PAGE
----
I received some upsetting news the other day.
As soon as I heard it, my heart started pounding and a cold chill swept through my body. I could barely process what I’d been told. It was completely unexpected. My first response was, “I can’t believe this is happening. Jesus, have mercy on me. And help me to respond well.”
When I had time to calm down and think through the next steps, my second response emerged. I asked God to fix the situation. Or, more accurately, to make it go away. I didn’t want to face it or walk through it. I wanted God to take it away, make it right, prevent me from suffering. That would be easiest for me.
And then came my third response. I’m not proud of it.
I thought: “Why me? Why do hard things always happen to me? Things were getting better – but now they are getting worse again. My life is filled with disappointment, but what more could I expect? My life never turns out well.”
I am ashamed as I write those words. Ashamed that I so easily fall into self-pity. Ashamed that I conveniently forget all of the incredible blessings the Lord has given me, particularly in the last year. When things are bad, I respond by complaining. Whining to God that my life is harder than other people’s.
I assume everyone else has perfect health. Fulfilling lives. Conflict-free relationships. Successful careers. Thriving children. Insignificant problems.
In short, I overestimate my problems and minimize other people’s struggles.
Now for a little perspective – this disappointing news was not life altering. It was difficult to hear, but not insurmountable. In the scheme of life it would be an insignificant event, but in the moment it was all-consuming.
So in the midst of my pity party, I call my sister. For those of you who don’t know her, she is my rock and my reality check. She reads and edits every one of my blogs and reminds me of truth when I forget it. She keeps me grounded.
So when I start ranting about how difficult my life is, she listens. She agrees it’s a hard situation. But then I start spiraling downhill, demanding, “Why me? Why is my life harder than everyone else’s?”
She pauses to choose her words carefully. “I know it’s incredibly difficult right now. And I will be praying continually for you. But don’t believe that your life is always harder than everyone else’s. Life is hard. For everyone. You don’t always know what others are going through.”
I sigh as I lean back in my chair. She’s right, of course. Her words remind me of the quote that I recently tacked on my door: Be Kind. For everyone you meet is fighting a battle you know nothing about.
Everyone struggles. Worries about their children. Has hard days. Faces disappointment. Feels inadequate. Makes mistakes they wish they could erase.
After I get off the phone with her, I remember Martyn Lloyd-Jones’ words, “Have you realized that most of your unhappiness in life is due to the fact that you are listening to yourself instead of talking to yourself?“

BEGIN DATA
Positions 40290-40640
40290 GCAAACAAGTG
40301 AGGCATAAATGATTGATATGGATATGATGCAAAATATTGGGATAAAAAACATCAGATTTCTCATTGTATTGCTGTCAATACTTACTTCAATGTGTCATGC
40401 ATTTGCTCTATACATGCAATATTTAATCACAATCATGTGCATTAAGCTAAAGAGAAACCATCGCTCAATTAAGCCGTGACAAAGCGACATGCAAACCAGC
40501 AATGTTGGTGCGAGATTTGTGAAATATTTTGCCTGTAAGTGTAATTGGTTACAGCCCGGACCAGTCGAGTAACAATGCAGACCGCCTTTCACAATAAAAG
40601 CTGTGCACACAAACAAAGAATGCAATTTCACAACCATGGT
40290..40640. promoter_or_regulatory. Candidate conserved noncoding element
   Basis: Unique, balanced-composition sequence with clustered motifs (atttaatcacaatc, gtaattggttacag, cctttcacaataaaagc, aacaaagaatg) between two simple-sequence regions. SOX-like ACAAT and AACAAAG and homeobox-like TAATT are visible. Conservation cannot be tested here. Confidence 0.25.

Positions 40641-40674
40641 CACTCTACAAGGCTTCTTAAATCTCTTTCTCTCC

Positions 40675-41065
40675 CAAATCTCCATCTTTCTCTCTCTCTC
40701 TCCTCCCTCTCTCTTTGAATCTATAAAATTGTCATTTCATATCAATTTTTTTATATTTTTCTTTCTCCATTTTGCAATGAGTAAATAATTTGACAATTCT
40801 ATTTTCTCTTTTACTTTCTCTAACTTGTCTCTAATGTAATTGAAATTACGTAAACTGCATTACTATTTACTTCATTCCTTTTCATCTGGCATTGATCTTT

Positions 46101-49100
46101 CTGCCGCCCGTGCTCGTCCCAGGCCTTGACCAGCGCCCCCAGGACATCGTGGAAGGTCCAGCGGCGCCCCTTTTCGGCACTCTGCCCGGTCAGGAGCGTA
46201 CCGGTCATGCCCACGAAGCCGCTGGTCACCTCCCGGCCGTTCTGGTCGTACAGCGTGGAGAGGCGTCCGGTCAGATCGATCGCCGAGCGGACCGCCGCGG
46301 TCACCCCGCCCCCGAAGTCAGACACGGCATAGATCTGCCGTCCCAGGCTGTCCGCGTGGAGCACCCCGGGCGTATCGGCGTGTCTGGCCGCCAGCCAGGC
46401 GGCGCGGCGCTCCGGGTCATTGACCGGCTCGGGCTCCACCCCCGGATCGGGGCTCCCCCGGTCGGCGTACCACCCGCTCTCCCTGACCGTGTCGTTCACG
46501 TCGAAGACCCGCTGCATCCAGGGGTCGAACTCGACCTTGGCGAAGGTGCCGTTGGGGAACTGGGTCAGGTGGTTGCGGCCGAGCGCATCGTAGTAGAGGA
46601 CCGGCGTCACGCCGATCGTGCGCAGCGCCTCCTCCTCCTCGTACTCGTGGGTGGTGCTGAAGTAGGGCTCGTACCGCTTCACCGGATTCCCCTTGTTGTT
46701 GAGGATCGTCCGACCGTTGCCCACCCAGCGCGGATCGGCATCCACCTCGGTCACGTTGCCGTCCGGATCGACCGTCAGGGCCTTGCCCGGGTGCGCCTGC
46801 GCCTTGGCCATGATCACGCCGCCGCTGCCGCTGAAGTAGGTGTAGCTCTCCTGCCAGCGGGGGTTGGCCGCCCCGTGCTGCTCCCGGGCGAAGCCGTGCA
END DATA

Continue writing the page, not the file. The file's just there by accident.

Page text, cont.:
And so I start talking.
I remind myself of all of the extravagant blessings the Lord has poured on my life. The unique blessings, such as my loving husband and my supportive family. And the spiritual ones, which are lavished on all believers, such as redemption, the forgiveness of sins, the indwelling Holy Spirit, and the promise of eternal life. We are given all of this along with countless other assurances from the Bible. Assurances like, “All things work together for good for those who love the Lord and are called according to his purpose.”
Romans 8 helps me see that there is a bigger picture. I don’t see the full plan. I can only see today.
Remembering those verses puts my life in perspective. God is not surprised by disappointing news. He knows it all beforehand and uses it to conform me into His image.
As I reflect on the situation, and the character of God, my prayer changes. I am able to say: “Though I don’t understand this Lord, You have brought this situation into my life. Because of that, I know it is good. And I know that you will use it – both for my good and for Your glory. I want to trust You. Help me to do that.”
Every time I think about the situation, I decide to seek God in it. Rather than dwelling on the negative, I begin praying that God will use it. In my life. For others involved. To His glory.
This is not an easy prayer. It is a deliberate choice to push worry, anger and self-pity away. But as I seek the Lord and keep talking to Him, He enables me to take my thoughts captive. Slowly, my sense of desperation dissipates.
Recognizing that God is going to use this trial makes me feel calmer. Every time I think about the issue, rather than getting upset and anxious, I pray. I ask God to work in the situation. To redirect my emotions. To help me trust Him.
It’s easy for me to jump to conclusions. To think that a trying situation is going to lead to another and then another. I often extrapolate present difficulties into the future- which is the crux of not trusting God. Those difficulties may not ever present themselves, but even if they do, God’s grace will be there to meet me. Even if the worst happens, God will not fail me.
I wish I could remember that when problems first arise. I needlessly worry when I could be trusting God. I shouldn’t be surprised when trials come. The Bible says to expect them. They train me and refine me. They do deep work in my soul and reveal my character.
I do not know how this situation will end, but I do know that God brings beauty from ashes. No matter what happens, I know He will use it for my good and His glory.
There is no greater comfort on earth.